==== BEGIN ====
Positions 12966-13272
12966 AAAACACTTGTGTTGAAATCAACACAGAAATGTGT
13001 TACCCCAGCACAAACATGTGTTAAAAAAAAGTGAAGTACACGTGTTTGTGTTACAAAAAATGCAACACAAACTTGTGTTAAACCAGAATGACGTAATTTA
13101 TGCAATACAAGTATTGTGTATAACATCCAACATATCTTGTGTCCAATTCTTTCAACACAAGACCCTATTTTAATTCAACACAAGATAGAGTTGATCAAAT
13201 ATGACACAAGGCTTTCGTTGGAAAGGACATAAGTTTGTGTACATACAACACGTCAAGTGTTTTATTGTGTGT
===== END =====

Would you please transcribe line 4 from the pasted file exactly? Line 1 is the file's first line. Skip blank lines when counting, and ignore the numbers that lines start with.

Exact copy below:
13101 TGCAATACAAGTATTGTGTATAACATCCAACATATCTTGTGTCCAATTCTTTCAACACAAGACCCTATTTTAATTCAACACAAGATAGAGTTGATCAAAT